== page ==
Oleg Volk runs A Human Right, the website that opened my mind about liberty and self-defense. It’s a wonderful place to experience a profound new perspective on subjects we all think we understand. Oleg is a wise, wise man, the kind who uncompromisingly believes in principles that everyone claims to, but he backs them up when it’s difficult or unpopular. His latest post concerns the difference between nudity and nakedness:
Nudity is a voluntary condition. A person may choose to be nude for comfort, for a religious rite, to please or to titillate others or for any other reason.
Nakedness is altogether different. A person naked to the weather, to thorns and rough ground, to unwelcome attention or to any other forced discomfort isn’t enjoying the nudity.
The difference is very similar to the contrast between consensual and forced sex. The former is pleasant, the latter is rape and typically traumatic. Other analogies would be volunteering/conscription or going unprotected willingly/by compulsion. A person who must appear at a government office and disarmed to enter is naked before the authority. So it the person who has no privacy of correspondence or financial transactions. “Having nothing to hide” would be nudity, but having no choice about it is pure nakedness.
Stripping victims naked may have had practical purposes (such as the ease of looting unattached clothes and the removal of hidden weapons), but it is also an assertion of total control. In that sense, the psychological importance of detailed airport screening outranks its practical benefits. Stripping a whole people of protective layers, be they clothing or personal arms, leads to feelings of vulnerability and eventually to dependency on the controlling authority for protection against outside threats. It also leads to overwhelming dependence on the benign treatment by the same authority.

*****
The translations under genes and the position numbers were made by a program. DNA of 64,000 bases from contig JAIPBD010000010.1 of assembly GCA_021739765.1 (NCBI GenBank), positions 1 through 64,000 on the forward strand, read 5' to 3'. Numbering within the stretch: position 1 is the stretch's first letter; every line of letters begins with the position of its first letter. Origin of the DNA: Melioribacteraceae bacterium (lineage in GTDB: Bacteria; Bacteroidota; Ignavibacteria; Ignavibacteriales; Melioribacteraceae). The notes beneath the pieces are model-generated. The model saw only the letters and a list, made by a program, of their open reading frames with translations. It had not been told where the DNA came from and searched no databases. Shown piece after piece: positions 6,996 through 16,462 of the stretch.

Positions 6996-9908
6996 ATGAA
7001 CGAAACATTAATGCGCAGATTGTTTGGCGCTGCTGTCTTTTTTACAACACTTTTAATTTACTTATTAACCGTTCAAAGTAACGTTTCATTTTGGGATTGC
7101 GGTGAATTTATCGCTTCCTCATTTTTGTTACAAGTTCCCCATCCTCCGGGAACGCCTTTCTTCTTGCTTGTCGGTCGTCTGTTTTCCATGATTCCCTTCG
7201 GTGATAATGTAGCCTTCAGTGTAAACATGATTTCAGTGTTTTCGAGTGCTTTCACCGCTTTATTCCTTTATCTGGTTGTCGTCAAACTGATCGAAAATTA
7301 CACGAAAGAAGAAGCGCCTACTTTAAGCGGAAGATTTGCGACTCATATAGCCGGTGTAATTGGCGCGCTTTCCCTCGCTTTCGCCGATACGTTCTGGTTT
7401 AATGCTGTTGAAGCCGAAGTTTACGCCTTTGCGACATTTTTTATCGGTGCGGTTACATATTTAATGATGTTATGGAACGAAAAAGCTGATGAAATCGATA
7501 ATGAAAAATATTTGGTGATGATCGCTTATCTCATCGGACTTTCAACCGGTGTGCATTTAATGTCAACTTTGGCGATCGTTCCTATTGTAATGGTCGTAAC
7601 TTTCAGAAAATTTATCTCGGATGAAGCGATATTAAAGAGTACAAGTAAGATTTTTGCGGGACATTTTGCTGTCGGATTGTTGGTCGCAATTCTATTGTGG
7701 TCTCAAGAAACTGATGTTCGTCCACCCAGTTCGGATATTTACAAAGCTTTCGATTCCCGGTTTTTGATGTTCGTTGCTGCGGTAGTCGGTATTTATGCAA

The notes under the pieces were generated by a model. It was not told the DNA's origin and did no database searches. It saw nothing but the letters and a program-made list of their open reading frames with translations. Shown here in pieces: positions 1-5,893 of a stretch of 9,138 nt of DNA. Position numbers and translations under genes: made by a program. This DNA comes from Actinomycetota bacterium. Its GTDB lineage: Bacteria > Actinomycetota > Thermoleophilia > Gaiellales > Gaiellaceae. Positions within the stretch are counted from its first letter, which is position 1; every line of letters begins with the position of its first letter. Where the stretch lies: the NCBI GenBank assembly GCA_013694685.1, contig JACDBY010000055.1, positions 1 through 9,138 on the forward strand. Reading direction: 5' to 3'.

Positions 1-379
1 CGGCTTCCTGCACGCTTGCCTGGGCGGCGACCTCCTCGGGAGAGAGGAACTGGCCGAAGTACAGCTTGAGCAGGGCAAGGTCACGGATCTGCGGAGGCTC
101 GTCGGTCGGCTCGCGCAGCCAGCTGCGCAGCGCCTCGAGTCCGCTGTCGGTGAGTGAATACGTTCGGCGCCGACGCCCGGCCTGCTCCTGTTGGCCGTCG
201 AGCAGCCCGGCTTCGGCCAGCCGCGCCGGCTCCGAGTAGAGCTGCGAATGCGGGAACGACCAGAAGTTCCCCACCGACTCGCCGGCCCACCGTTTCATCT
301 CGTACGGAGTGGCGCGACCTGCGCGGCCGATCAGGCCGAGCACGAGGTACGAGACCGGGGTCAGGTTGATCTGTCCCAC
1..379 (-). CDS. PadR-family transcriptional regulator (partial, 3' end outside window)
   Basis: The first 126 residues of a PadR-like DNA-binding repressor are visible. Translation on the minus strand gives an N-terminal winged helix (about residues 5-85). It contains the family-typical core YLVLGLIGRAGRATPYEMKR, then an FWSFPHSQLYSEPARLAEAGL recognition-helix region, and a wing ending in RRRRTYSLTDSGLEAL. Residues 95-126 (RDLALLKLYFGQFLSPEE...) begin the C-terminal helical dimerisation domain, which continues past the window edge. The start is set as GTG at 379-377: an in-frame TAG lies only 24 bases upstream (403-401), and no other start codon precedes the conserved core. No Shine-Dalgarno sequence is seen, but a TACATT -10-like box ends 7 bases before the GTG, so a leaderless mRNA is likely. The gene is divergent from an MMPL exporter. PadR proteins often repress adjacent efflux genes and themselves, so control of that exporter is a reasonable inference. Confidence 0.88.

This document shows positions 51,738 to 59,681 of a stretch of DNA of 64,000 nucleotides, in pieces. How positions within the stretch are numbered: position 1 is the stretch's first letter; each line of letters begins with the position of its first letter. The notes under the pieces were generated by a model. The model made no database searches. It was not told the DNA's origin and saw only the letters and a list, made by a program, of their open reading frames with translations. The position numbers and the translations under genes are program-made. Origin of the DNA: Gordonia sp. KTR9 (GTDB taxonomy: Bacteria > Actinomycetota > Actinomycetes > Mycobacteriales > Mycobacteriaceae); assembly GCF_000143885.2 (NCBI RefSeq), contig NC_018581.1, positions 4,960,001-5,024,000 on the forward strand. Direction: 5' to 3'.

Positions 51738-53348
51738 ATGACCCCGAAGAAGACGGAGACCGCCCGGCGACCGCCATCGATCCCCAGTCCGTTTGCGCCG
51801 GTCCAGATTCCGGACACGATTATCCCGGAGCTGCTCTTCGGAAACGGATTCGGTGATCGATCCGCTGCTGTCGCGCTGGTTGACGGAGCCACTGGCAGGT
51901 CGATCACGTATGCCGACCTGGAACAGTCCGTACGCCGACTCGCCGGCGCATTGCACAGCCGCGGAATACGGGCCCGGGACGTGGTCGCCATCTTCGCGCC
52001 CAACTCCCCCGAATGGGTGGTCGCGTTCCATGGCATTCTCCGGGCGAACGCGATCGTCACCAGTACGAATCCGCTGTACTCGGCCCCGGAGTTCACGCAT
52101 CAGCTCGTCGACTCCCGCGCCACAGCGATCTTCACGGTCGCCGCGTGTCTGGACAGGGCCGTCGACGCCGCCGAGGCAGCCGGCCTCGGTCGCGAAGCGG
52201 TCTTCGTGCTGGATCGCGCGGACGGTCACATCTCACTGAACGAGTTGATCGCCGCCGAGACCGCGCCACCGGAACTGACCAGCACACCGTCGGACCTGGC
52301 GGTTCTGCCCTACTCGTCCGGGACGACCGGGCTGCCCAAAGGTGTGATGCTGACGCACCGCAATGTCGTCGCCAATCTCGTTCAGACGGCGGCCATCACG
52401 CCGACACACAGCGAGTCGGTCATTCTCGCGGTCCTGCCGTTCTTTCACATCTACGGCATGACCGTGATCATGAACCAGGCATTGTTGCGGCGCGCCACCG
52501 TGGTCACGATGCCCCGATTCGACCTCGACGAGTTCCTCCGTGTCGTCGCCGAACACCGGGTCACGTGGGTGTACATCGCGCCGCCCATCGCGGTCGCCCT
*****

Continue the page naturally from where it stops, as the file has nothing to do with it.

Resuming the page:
In short, anyone who wishes others stripped — of clothes or privacy or arms — is merely acting as a rapist by proxy. They might not yet violate others bodily but their purpose and motive is the same: control and psychological subjugation of others. So even if you go unarmed by choice, be sure to reject those who would make your way of life compulsory.
Well said. We all need to re-learn how to respect others in their personal decisions. Forcing your beliefs or decisions on others is wrong, even if it’s by proxy or you think they’ll be better off for it.